Figure skater Kamila Valieva is on her way to a gold medal at the 2022 Winter Olympics, but a doping controversy hangs over her accomplishments.
The 15-year-old Russian athlete tested positive for the heart medication trimetazidine, which is banned by global anti-doping laws.
Last week, Russia’s antidoping officials said she tested positive for trimetazidine when she underwent drug testing in December.
On February 14, 2022, the Court of Arbitration for Sport decided that as a “protected person,” Valieva could still compete. However, if she wins, there will be no ceremony for her or any of the other athletes. The International Olympic Committee (IOC) said it would not be “appropriate” to celebrate.
Valieva also tested positive for two other heart-related medications – Hypoxen and L-Carnitine – which are not banned by anti-doping laws.
Dr. Sean Heffron of NYU Langone’s Center for the Prevention of Cardiovascular Diseases told PEOPLE, “The theoretical benefit of trimetazidine would be in the lead up to competition, in training. It might allow for an athlete to be able to train at a higher intensity for longer periods.”
Trimetazidine is a drug used for the treatment of angina pectoris (chest pain or discomfort). It is a heart medication, which acts to “inhibit fatty acid metabolism, which shifts the body’s metabolism to glucose,” Dr. Heffron explained.
“It could provide that that capacity to train longer and harder, potentially, which would then translate into better performance and competition,” he added.
Hypoxen and L-Carnitine would have fewer benefits and possibly cancel each other out, according to Dr. Heffron, who is a cardiologist.
He told PEOPLE, “Hypoxen, as far as I’m aware, is only used in Russia, and it’s another medication that could alter energy metabolism. Then L-Carnitine is an amino acid that you can probably buy over the counter in the U.S. — it’s a supplement that helps with fatty acid metabolism.”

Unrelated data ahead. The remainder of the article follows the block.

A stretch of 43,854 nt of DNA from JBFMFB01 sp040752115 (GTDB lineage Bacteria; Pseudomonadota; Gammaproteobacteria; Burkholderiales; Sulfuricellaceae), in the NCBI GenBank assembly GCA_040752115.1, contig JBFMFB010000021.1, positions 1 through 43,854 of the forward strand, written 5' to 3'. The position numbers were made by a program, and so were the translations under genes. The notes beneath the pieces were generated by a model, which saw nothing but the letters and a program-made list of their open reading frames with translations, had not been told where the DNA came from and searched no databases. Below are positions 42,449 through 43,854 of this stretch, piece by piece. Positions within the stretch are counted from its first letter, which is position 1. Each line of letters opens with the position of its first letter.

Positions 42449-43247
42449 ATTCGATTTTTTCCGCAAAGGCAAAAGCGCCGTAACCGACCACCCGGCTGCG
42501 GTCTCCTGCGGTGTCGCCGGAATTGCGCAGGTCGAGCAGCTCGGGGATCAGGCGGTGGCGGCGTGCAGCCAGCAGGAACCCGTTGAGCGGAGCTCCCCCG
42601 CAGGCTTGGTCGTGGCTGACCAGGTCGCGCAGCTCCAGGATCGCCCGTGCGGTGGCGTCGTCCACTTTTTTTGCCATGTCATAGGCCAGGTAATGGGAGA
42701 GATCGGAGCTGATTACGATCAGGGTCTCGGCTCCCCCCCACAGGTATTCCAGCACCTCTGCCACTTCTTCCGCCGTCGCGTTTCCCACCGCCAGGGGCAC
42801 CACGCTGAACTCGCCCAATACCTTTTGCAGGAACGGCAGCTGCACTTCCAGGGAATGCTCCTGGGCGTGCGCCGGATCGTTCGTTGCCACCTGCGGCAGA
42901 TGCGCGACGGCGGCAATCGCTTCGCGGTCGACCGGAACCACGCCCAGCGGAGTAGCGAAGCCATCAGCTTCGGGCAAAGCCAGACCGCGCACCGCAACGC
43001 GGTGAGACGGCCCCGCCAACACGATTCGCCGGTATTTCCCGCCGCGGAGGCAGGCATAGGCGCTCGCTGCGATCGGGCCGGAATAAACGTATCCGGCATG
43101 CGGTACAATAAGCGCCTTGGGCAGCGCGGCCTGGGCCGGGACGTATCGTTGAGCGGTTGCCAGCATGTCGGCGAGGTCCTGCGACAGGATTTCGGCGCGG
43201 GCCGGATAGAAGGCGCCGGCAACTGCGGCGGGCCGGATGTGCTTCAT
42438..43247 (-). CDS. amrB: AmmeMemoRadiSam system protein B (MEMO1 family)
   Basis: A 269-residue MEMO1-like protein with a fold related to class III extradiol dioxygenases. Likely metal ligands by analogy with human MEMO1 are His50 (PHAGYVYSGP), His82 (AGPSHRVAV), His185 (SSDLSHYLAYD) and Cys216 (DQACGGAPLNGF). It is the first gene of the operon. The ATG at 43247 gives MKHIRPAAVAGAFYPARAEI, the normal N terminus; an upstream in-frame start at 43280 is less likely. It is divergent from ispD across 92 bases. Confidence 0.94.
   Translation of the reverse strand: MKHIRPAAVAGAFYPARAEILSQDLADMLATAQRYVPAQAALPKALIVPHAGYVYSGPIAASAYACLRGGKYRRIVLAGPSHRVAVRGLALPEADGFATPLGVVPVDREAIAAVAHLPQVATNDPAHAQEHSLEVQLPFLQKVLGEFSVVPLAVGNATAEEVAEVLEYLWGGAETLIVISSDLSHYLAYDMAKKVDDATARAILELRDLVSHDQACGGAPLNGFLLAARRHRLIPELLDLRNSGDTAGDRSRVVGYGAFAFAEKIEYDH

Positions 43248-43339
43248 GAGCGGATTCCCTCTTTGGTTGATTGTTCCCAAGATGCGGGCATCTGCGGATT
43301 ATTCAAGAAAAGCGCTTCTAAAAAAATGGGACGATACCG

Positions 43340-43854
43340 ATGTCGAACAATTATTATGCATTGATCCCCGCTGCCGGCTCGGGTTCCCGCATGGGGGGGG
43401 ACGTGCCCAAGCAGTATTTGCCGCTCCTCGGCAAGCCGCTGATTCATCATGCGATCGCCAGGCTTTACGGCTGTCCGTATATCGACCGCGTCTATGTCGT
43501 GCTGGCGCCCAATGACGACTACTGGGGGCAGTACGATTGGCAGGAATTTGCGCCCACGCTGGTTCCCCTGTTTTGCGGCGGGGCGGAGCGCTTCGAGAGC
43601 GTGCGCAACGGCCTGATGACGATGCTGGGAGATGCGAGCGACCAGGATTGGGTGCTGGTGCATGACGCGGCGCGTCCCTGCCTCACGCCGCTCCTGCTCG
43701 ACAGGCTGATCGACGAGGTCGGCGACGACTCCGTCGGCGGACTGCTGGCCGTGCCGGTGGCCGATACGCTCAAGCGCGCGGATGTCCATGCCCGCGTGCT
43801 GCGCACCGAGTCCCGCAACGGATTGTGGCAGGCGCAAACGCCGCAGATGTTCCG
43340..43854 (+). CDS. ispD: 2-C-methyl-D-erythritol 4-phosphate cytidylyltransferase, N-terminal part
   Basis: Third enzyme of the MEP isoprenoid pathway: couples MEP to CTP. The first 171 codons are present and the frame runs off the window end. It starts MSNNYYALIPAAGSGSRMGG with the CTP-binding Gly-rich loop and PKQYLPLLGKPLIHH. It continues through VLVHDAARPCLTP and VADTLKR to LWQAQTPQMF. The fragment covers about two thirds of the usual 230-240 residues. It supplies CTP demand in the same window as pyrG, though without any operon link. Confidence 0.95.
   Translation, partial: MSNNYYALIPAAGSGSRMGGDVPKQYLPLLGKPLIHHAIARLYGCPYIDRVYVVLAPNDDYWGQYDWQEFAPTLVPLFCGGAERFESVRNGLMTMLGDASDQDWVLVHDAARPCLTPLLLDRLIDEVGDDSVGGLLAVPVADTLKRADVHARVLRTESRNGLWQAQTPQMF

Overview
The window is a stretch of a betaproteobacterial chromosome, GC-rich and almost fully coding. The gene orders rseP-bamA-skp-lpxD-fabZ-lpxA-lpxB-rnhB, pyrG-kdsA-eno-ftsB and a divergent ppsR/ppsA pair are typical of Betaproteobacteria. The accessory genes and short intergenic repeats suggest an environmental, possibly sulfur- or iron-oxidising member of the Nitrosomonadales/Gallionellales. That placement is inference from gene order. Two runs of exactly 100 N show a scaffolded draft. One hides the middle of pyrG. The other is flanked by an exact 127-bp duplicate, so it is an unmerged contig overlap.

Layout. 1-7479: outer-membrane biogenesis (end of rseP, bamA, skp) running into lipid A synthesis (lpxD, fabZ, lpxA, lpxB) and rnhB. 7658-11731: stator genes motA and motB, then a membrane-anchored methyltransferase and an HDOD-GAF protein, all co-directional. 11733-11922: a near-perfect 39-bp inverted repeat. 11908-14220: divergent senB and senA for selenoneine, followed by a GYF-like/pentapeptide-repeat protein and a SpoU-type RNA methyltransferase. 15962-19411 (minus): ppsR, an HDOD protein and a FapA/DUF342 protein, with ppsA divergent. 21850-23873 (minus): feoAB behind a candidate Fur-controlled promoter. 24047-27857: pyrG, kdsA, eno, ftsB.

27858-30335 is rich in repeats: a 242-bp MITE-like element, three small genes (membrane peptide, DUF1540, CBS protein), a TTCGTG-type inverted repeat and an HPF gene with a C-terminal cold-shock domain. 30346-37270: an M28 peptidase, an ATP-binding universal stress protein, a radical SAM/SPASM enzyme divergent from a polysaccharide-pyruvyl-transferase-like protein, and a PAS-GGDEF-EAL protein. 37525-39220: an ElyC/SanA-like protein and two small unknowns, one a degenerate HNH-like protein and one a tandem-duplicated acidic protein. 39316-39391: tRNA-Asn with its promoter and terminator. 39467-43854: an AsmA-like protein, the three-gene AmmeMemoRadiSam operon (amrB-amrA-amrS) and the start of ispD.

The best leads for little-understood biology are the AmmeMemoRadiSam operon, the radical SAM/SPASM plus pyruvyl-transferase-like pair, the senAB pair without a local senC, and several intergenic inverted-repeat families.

“It’s kind of paradoxical to use L-Carnitine and trimetazidine to me since the trimetazidine is supposed to inhibit fatty acid metabolism,” he added.
Dr. Heffron went on to say there is no reason why a 15-year-old athlete like Valieva would need to take trimetazidine.
He said, “Certainly not one that’s competing in the Olympics. That would be very unfortunate and unusual, and they certainly would not be competing in the Olympics without a doubt.”
Valieva’s team explained why the drug was in her system, stating that her grandfather takes the heart medication.
Dr. Heffron said, “That seems highly unlikely. I suppose if it was dissolved in the liquid and she had some of the liquid that had this dissolved medication in it, maybe, but my understanding is it’s taken in pill form. But still, it would be incredibly unlikely for levels within his saliva to get in there and to get into her system.”
He said having all three medicines in her system “would seem more than exceptionally coincidental.”
Dr. Heffron said, “Without a doubt, she would be an incredible athlete without any performance aid — and who knows if she’s gotten any performance aid from these if indeed she is taking them. But this is incredibly unfortunate to potentially influence her, and given her age, she’s probably not making all these decisions on her own.”